Preventing Heat Stroke

Preventing Heat Stroke | Dr. Ali Ghahary

Many regions across Canada are experiencing high heat events, are also commonly referred to as extreme heat or heat waves. In Metro Vancouver, for example, inland temperatures have reached 31°C, and are expected to remain that high until at least mid-week. During extreme heat events or heat waves, your health can be at risk and you may develop what’s known as heat stroke, which can potentially be fatal.

Heat stroke, which is most common during the summer months, is when your body begins to overheat and reaches a temperature of 40°C or higher. It occurs as a result of being exposed to high temperatures (including physical exertion in high temperatures) for a prolonged period of time. While heat stroke more commonly affects individuals who are older (those over the age of 50, for example), it can also affect younger people, including babies – and even the healthiest of people, such as athletes. Heat stroke is something that should be taken seriously, as if it is not, it can do serious damage to the brain and other internal organs. Below is some information on heat stroke, including the signs and symptoms you should watch for, as well as what important preventative measures you can take to avoid developing heat stroke all together, and what to do in the event that you or someone you know does happen to develop heat stroke.

Preparing for extreme heat/weather is one of the best ways to prevent heat stroke. This means paying close attention to local weather forecasts (including forecasts of regions you might be travelling to) so that you know when you should take extra precautions to keep yourself protected. As mentioned, you also need to be aware of the warning signs and symptoms that are associated with heat stroke, which can include the following:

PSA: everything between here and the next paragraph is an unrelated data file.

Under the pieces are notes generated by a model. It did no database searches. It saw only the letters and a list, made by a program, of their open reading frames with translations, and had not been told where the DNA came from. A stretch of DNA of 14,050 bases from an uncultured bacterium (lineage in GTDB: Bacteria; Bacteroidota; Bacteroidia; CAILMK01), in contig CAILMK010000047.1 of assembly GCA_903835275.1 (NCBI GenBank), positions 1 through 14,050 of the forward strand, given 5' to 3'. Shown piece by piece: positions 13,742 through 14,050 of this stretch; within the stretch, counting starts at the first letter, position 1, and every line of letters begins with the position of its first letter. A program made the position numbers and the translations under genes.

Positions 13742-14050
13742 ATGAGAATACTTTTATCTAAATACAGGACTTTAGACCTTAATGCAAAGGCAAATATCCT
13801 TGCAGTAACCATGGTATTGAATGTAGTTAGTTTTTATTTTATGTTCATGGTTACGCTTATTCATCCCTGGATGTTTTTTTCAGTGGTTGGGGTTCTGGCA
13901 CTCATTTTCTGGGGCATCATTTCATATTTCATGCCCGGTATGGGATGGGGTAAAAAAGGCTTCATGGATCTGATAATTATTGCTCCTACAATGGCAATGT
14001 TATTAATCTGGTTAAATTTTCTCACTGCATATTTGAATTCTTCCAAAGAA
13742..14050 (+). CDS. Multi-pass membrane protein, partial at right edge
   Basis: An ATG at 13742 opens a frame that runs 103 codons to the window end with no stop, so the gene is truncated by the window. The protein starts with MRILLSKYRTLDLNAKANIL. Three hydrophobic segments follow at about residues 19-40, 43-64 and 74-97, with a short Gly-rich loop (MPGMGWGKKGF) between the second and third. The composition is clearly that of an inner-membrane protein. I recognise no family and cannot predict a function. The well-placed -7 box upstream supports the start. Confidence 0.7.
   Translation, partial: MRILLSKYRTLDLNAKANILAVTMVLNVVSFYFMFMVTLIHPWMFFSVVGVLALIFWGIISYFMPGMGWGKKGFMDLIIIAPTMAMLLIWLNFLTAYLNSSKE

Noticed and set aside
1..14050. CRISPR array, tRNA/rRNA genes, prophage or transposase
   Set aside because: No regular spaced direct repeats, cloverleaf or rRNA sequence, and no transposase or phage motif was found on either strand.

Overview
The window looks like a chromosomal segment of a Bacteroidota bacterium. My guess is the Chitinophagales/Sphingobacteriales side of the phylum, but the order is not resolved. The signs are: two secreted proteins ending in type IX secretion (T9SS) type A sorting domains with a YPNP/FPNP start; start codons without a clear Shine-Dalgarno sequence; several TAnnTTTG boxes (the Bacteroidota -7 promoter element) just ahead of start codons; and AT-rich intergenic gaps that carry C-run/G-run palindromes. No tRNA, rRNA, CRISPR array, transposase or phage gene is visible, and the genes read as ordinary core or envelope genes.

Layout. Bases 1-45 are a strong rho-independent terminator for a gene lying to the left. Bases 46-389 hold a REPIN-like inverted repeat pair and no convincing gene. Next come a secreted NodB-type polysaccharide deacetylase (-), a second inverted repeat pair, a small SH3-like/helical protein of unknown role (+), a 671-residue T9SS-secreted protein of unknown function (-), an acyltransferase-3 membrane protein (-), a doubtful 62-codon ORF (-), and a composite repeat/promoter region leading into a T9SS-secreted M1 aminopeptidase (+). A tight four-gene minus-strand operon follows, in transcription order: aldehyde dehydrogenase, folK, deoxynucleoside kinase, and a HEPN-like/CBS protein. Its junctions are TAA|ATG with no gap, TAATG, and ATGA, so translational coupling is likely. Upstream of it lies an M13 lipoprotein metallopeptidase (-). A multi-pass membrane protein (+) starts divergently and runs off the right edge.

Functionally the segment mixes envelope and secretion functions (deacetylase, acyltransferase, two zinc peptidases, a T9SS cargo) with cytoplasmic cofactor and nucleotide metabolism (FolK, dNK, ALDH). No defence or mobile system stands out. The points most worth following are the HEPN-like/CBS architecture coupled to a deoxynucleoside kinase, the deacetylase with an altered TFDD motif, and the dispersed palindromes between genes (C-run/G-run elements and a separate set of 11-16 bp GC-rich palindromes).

• Severe, throbbing headache
• Dizziness and/or light-headedness
• Red, hot and/or dry skin
• Lack of sweating (despite heat)
• Muscle cramps and/or weakness
• Nausea and vomiting
• Rapid heartbeat
• Rapid and/or shallow breathing
• Confusion and/or disorientation
• Seizures
• Loss of consciousness

If you develop any of the aforementioned symptoms or see someone who may be exhibiting signs of heat stroke, it is important to immediately move to a cool area and drink water. You can also cool down by applying a cool cloth/compress (such as an ice pack) to the skin. If the person has lost consciousness, you should call 911 immediately.

As mentioned, drinking water is important – not just after you’re already exhibiting signs of heat stroke, but prior to developing any signs, as water helps to keep the body hydrated and regulate its temperature. You should also drink water before, during and after any kind of physical activity. To make water taste more appealing, you can add a small amount of flavouring to it; many fruits and vegetables, such as watermelon, also have a high water content and can be another great way to increase your water intake if you don’t happen to have drinking water readily available.

Of course warmer weather means wanting to spend more time outdoors, but this, too, can lead to heat stroke, so always make sure you’re keeping your body protected by wearing loose-fitting clothing, a hat, and taking breaks from the sun by moving to cool, shaded or air-conditioned areas. For some people, spending time outdoors in extreme heat can be too much – but so can spending time indoors, especially if you live in a warm apartment building or don’t have air conditioning. If this is the case, having an oscillating fan can be just as helpful. You can also block direct sunlight by keeping blinds and curtains closed, while having windows open at night (if it is safe) once temperatures begin to cool down

Other heat-related illnesses include things like heat rash (in which your hands, ankles and/or feet become swollen), heat cramps (in which you develop muscle cramping), heat rash, and heat exhaustion.